This set is highly recommended and well worth everybody’s time.
When it premiered in 1990, David Lynch and Mark Frost’s Twin Peaks was a cultural phenomenon, becoming one of TV’s most watched miniseries and garnering 14 Emmy nominations. People were fascinated by the dark, horrific, and unbelievably weird series about an FBI agent (Kyle MacLachlan) who comes to a quirky mountain town to help solve the murder of high schooler Laura Palmer (Sheryl Lee). It was appointment television, and was perhaps the most perfect version of Lynch’s trademark subversion of Americana and stark, disturbing imagery coupled with humor.
The ratings began to dwindle in the second season once the mystery wrapped up and a new plot was unfolding. Eventually, the series ended after only those two seasons, however interest (and in some corners of the world, pandemonium) about the show persisted until, in 1992, Lynch made Twin Peaks: Fire Walk with Me, a movie which served as both a prologue and epilogue to the series, and also being full of all the weird and dark things Lynch probably wanted to do on network TV but couldn’t.
Now we have “The Entire Mystery,” a new Blu-ray set which contains every episode of the television series as well as Fire Walk with Me on ten discs, including brand new retrospective material. The biggest new feature is “The Missing Pieces,” the first time ever the 90 minutes of scenes cut out of Fire Walk with Me have been presented anywhere, cleaned up and editing properly with supervision from Lynch himself. It basically doubles the amount of things you see in the movie.
This is the absolute definitive version of the Twin Peaks saga and one not to miss for fans of the show or just those interested in delving deeper into Lynch’s warped mind.
Cowboy Bebop The Complete Series
There is no two ways about it: if not for Cowboy Bebop, I and many people like me wouldn’t have given anime the time of day. It had everything I thought was awesome going for it: spaceships, gunfights, western symbolism, and acid jazz. I didn’t even know I liked acid jazz until I saw this show, but I do know now. This sci-fi action series was a landmark in almost every aspect, with all of the production team firing on all cylinders, including director Shinichirō Watanabe, screenwriter Keiko Nobumoto, character designer Toshihiro Kawamoto, mechanical designer Kimitoshi Yamane, and composer Yoko Kanno.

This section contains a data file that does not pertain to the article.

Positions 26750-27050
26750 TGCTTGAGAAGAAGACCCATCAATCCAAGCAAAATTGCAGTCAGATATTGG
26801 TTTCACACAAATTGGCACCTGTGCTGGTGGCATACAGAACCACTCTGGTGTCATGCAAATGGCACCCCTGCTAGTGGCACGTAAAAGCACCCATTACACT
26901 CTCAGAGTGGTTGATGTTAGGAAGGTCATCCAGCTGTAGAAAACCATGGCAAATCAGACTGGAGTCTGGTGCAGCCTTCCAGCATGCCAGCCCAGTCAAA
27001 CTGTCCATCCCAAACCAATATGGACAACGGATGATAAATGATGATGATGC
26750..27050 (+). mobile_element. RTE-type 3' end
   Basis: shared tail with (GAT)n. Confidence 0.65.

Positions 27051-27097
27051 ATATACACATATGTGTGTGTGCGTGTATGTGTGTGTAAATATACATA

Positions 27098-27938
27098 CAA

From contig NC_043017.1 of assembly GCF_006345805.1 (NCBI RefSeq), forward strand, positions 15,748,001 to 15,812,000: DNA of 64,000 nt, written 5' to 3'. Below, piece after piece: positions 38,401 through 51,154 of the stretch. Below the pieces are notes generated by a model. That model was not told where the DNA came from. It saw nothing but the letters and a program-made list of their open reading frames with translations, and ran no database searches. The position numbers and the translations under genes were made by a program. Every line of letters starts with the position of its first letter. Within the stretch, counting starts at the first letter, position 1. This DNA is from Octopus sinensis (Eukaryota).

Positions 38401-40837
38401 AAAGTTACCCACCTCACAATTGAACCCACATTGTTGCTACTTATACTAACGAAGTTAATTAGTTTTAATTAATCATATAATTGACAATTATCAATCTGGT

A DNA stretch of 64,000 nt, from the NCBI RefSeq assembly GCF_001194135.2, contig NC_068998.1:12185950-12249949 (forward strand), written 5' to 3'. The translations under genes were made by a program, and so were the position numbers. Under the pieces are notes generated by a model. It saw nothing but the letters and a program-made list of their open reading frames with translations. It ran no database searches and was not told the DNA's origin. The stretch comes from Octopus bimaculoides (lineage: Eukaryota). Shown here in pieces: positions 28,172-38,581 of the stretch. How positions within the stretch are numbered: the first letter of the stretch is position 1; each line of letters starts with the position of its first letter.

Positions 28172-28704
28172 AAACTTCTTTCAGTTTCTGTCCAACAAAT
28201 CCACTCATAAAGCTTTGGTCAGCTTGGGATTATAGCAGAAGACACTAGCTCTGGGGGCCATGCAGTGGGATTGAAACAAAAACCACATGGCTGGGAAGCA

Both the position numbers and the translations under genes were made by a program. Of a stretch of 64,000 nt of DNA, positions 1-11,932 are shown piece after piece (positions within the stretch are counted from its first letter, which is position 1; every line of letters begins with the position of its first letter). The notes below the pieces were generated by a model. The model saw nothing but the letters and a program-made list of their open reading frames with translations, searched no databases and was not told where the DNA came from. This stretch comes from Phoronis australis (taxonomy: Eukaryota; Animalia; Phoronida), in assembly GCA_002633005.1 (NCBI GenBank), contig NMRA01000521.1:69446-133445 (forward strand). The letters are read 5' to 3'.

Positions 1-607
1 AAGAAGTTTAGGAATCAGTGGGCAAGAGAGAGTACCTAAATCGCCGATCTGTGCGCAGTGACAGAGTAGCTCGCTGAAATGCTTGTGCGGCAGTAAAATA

Following the exploits of bounty hunters Spike Spiegel, a former mafia enforcer hiding from his past, and his friend Jet Black, a former police officer who now pilots a dilapidated ship called the Bebop as they try to make enough money to buy beef for their dinners, and usually failing even when they succeed. Quickly, they start picking up more ragtag drifters, like Faye Valentine, a con woman with a sordid past of her own, a young and weird genius who calls herself Edward, and a genetically-engineered Welsh Corgi named Ein and their adventures get a lot more complicated. Spike is the epitome of cool, walking through life with a scruffy suit, a bent cigarette, and a lackadaisical attitude, but inside he’s full of doubt and turmoil at the thought of his former love, Julia, and his best friend turned arch nemesis Vicious. The series features some of the best action of any series, anime or otherwise, and the visuals and eclectic storytelling style set the precedent that anything goes. There’s even a whole episode where the crew takes drugs and hallucinates, and another where a creepy hopping clown guy is chasing them.
After such a long wait, you’d hope the Blu-ray would be worth it. On top of pristine visual and audio, something Funimation do very well, we also get a good pile of extras including: a 68-minute special where the English voice cast get together for dinner, talking, and a special script reading; a 95-minute retrospective documentary; commentary on five episodes by a mix of Japanese and English cast and crew; interviews, music videos, and more.